Repossession occurs after failing to keep the terms of a credit or loan contract. Creditors repossess such things as cars and boats if you fail to make payments as agreed. Other reasons repossession may take place include violating the terms of the credit contract. For example, if you purchased a car on a credit sale, and let an unlicensed person drive the vehicle, your creditor has the legal right to repossess the vehicle in response to a breach of your agreed contract. Creditors must include the right to repossess as a term of your credit contract before they’re able to take possession of property and they cannot repossess goods unless a contract term is broken.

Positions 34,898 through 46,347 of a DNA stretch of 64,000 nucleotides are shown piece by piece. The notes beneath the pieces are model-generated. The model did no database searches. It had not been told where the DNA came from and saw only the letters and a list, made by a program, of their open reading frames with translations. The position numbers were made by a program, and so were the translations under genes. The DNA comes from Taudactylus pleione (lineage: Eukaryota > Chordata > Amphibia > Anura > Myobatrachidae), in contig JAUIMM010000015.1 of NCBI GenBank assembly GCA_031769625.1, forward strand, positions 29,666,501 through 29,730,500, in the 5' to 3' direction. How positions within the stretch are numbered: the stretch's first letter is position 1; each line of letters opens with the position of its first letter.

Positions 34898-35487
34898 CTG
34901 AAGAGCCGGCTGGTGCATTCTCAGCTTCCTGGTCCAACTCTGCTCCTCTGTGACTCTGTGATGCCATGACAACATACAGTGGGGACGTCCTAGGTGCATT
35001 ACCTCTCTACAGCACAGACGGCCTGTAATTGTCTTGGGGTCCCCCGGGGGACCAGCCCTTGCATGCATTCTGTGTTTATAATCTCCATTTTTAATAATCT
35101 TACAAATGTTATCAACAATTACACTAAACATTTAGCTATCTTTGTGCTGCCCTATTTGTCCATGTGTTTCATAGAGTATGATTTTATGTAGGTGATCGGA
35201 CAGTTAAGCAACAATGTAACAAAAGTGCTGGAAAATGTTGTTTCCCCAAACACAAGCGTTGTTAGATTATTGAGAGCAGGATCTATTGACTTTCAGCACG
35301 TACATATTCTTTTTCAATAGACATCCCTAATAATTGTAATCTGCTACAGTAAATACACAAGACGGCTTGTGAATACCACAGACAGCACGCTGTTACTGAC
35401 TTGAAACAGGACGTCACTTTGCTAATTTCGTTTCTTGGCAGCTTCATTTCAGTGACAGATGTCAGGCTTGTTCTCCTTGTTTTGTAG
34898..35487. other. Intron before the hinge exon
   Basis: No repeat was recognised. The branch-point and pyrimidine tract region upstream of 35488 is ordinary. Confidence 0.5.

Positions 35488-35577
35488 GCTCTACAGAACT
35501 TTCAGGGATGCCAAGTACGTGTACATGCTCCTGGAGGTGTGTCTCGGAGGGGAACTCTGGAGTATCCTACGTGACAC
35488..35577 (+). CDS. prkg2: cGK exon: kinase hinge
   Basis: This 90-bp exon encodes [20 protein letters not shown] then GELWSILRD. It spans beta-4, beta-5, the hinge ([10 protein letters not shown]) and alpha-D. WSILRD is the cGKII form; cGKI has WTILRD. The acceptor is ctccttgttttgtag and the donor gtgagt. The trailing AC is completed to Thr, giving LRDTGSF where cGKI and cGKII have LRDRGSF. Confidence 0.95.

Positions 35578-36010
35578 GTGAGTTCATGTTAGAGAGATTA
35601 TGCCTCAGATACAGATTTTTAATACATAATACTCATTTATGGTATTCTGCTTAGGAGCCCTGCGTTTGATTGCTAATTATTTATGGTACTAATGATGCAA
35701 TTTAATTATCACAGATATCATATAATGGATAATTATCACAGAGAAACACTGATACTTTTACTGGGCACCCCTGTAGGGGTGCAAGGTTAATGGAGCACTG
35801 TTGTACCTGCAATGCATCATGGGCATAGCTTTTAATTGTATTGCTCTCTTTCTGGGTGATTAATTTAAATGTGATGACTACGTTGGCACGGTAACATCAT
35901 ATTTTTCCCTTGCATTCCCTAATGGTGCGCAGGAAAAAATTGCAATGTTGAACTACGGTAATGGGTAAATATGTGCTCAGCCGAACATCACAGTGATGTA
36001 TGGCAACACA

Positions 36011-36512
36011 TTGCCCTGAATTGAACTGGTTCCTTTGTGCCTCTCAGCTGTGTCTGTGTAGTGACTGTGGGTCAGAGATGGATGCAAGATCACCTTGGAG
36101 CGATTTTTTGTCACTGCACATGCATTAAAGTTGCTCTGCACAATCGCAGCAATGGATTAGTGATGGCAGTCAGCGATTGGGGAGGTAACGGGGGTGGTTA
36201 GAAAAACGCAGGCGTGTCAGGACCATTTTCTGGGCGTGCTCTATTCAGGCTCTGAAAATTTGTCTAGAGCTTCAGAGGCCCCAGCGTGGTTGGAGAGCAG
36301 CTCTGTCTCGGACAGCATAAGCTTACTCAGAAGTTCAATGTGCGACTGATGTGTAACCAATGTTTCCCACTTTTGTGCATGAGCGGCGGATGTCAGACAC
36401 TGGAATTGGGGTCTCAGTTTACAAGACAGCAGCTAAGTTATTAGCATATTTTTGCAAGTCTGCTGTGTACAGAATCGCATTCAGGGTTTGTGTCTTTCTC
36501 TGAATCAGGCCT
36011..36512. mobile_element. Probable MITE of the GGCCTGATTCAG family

All creditors must comply with the requirements set forth within the Credit Repossession Act of 1997. The requirements within the law apply to hire or purchase agreements, secure loan contracts or chattel mortgages, and secure motor vehicle credit agreements. Creditors need to obey the act’s rules, regardless of the type of credit agreement in place.
This act requires a creditor to refrain from taking possession of consumer goods unless the debtor defaults on the terms within a credit agreement. Only if the creditor has reasonable cause to believe the goods under contract are at risk can a repossession take place under alternate circumstances. Potential risks that creditors can act on include a belief the goods secured by way of a credit agreement will be destroyed, damaged, endangered, disassembled, removed or concealed from recovery efforts during a breach of contract. The burden of proof of these risks remains with the creditor.